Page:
SR: I believe heritage and sport are heavily linked. Often sporting heritage dictates the popularity of sports regionally and therefore impacts upon culture (i.e. the values and practices that characterise a group) and/or community on many levels. This may be particularly important where an athlete is associated with a particular geographical location, e.g. Chris Hoy, Edinburgh, Sebastian Coe, Sheffield, and Roger Banister, Oxford. Sport in the personification of someone local, either pounding the streets or ploughing lengths up and down the local pool give a community a strong sense of identity. Sport is a fantastic link into all sorts of areas that may not normally be considered in this way, and may therefore attract people to look at local heritage in a different light. The variety of sports - and especially with London 2012 coming up - means that there is huge appeal, and as sport often stimulates a high level of energy, this will certainly spill over into enthusiasm for the local culture. It is certainly a unique theme, which undoubtedly will reveal lesser-known parts of Oxfordshire's heritage and current work.

CF: Definitely, did you know the Olympics used to give medals for cultural activities? There will be a large cultural element to the Legacy work with for example Oxford Inspires running the Tree of Light project which should be very inspirational and will involve a giant sculpted tree of light powered by rowers and cyclists.
Events like Oxford Open Doors and nationally, Heritage Open Days, play a big part in linking sport and culture. History and heritage play a big role in creating this connection. 

Oxford Open Doors is about celebrating Oxford’s people and places. Is there anyone from or anything in Oxford you think has helped to shape sport nationally or even globally?

SR: Of course Roger Bannister's sub four-minute mile put Oxford on the map, globally and nationally, in terms of sporting achievements for the city. That was the catalyst for other athletes like Herb Elliot (Australia) to repeat what was thought previously unattainable. Our continued excellence in rowing, producing World and Olympic medallist, also raises the region's profile from the perspective of sporting excellence. Also Andy Gomersall (ex Oxford Brookes University) played scrum half for Harlequins and England!

CF: If you get the chance to see the Oxford University Rugby Club Pavilion on the Open Doors weekend you will see the pictures of sporting students since the last century. They went on to work all over the world bringing a part of Oxford sport to far flung pitches and courts. The pavilion is also next to the famous running track where Sir Roger Bannister made history, and his collection in Pembroke College shows how much he was a global ‘celebrity’ before the word was even used in today’s context. After his running career he obviously also has a parallel career as a national sports administrator with the Sports Council which has done such excellent work for sport in this country.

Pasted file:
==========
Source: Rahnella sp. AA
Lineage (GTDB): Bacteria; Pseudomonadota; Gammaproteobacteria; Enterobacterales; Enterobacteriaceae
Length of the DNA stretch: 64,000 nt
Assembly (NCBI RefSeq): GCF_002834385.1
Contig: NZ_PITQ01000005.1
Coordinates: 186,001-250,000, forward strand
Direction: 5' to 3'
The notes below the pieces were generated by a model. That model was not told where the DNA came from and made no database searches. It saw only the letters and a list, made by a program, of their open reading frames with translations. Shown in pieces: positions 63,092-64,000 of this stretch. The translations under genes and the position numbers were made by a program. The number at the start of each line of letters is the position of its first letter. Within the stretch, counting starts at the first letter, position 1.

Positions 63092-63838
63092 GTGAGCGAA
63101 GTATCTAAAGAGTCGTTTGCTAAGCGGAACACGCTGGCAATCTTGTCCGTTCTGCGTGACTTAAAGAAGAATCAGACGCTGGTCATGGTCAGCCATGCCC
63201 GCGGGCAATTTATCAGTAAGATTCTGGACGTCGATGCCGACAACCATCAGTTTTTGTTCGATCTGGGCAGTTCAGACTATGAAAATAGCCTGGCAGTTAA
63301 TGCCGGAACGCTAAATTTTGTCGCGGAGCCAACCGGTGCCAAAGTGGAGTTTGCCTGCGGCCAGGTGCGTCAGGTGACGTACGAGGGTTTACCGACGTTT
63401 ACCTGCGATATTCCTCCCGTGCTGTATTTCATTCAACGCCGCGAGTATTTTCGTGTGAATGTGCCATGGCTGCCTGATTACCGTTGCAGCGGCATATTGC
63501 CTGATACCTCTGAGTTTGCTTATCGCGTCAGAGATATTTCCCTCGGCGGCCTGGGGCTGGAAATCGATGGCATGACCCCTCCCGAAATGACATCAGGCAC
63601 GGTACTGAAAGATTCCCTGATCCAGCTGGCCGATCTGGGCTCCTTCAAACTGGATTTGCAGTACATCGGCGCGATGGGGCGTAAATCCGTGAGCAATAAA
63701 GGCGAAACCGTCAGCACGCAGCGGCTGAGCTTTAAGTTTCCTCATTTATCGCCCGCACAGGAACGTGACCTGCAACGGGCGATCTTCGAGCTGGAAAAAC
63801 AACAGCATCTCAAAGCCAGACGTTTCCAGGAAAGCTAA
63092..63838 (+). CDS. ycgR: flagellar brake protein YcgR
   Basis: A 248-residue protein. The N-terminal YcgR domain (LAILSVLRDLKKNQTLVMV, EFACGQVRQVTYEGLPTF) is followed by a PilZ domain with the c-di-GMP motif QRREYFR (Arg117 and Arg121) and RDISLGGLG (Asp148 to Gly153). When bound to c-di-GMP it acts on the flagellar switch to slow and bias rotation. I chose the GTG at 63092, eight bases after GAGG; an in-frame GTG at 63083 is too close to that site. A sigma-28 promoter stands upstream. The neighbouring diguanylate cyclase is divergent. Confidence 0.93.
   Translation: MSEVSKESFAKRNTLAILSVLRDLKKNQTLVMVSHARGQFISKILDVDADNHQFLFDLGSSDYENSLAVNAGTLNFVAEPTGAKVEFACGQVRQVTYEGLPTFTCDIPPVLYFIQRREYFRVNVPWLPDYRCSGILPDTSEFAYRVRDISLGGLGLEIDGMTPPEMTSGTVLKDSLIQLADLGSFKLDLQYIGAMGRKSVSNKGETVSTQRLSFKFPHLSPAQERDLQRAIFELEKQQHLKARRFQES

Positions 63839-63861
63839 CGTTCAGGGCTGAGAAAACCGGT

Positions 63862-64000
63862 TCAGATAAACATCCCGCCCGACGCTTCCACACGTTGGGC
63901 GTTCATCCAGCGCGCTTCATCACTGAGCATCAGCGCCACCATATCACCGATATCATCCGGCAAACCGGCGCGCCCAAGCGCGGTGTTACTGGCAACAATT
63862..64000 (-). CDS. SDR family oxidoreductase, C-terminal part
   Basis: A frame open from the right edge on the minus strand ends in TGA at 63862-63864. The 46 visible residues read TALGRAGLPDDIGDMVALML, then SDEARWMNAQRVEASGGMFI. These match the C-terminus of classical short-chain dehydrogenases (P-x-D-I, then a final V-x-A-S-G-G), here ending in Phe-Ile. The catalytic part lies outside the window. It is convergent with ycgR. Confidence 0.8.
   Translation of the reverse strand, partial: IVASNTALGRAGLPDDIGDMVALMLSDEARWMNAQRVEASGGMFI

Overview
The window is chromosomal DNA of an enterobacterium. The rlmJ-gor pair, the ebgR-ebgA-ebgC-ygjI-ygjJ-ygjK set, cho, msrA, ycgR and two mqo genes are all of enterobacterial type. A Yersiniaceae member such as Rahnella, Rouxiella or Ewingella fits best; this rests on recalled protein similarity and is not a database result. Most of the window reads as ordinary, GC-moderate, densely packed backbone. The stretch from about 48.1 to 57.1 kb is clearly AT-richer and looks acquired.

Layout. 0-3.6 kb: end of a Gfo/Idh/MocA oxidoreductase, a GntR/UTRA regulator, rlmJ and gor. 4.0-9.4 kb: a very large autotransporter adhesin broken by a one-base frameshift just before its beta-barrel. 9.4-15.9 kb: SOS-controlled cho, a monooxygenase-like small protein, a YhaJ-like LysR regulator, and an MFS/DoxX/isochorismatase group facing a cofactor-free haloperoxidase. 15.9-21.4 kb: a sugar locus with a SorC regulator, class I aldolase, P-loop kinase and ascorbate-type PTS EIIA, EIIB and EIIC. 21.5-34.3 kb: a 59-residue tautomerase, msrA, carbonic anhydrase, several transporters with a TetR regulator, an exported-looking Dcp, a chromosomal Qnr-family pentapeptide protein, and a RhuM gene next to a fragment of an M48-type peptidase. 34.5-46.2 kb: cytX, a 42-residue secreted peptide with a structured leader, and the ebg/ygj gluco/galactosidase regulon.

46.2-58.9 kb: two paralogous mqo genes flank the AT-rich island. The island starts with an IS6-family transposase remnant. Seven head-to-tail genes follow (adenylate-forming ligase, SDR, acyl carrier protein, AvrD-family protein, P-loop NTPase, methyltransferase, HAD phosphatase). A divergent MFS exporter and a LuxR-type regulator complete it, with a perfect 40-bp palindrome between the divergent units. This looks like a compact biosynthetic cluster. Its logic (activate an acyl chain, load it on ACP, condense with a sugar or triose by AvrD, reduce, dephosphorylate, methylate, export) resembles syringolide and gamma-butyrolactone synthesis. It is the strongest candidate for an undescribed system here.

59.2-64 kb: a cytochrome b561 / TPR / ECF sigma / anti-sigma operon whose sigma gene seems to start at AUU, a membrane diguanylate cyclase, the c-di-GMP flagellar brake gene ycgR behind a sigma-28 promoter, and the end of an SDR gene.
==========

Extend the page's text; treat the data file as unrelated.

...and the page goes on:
You must be very excited about the Olympics next year.  How is Oxford Brookes and Oxfordshire Sports Partnership taking part in the run up to the Olympics?

SR: We'll be hosting a series of events in the run up to 2012, such as Varsity series and Sport Relief Mile, and will no doubt be showing the opening ceremony on big screens at the Centre for Sport (exact details and dates of schedule to be confirmed by October).

CF: Yes, we have shrugged off the disappointment of not getting all the tickets we wanted as a family and I must say the excitement is really growing.
We are central to securing a legacy for Oxfordshire following the games and are running Sportivate, which aims to get more 14-25 year-olds into sport, and Sport Makers, which aims to secure more volunteers for sport. We are also a leading part of the Oxfordshire School Games, which should be a massive project next year involving thousands of young people and culminating in large festivals, probably in the summer of 2012, 13 and 14. Full details at www.oxfordshiresport.org We are also key supporters for the joint 2012 legacy work with tourism, business and culture led by the County Council. Details on which can be found at www.oxfordshiregameon.com

And finally if you were taking part in the Olympics what sport would you participate in and why?!

CF: At my age probably one of the sitting-down sports we are so good at and which gets the Australians worked up about! Seriously, I would aim for a sport that enables me to do 5 sessions of 30 minutes activity a week which is the recommended level of activity to keep you healthy. That said I have always fancied playing handball.

SR: Given that one had the innate ability of others at Olympic level, the 400 metres track event. A single circuit around an athletics track, the event combines strength, power, speed, endurance and at the top flight grace and fluidity of movement. The track would be surrounded by people shouting encouragement and I am sure someone who competes in such an environment would have lasting memories.

We hope that this will stimulate some ideas and discussion for community projects in your local areas. Sport is essential, not just for health but as a way to strengthen a community’s identity. It can also be a great way of promoting your local heritage. Tyne and Wear Archives and Museums have an amazing Sporting Heritage project too. Visit www.twmuseums.org.uk/playedintyne&wear to take a look. 

To find sporting events during the Heritage Open Days weekend, use the Type drop-down menu of the event directory's Advanced Search.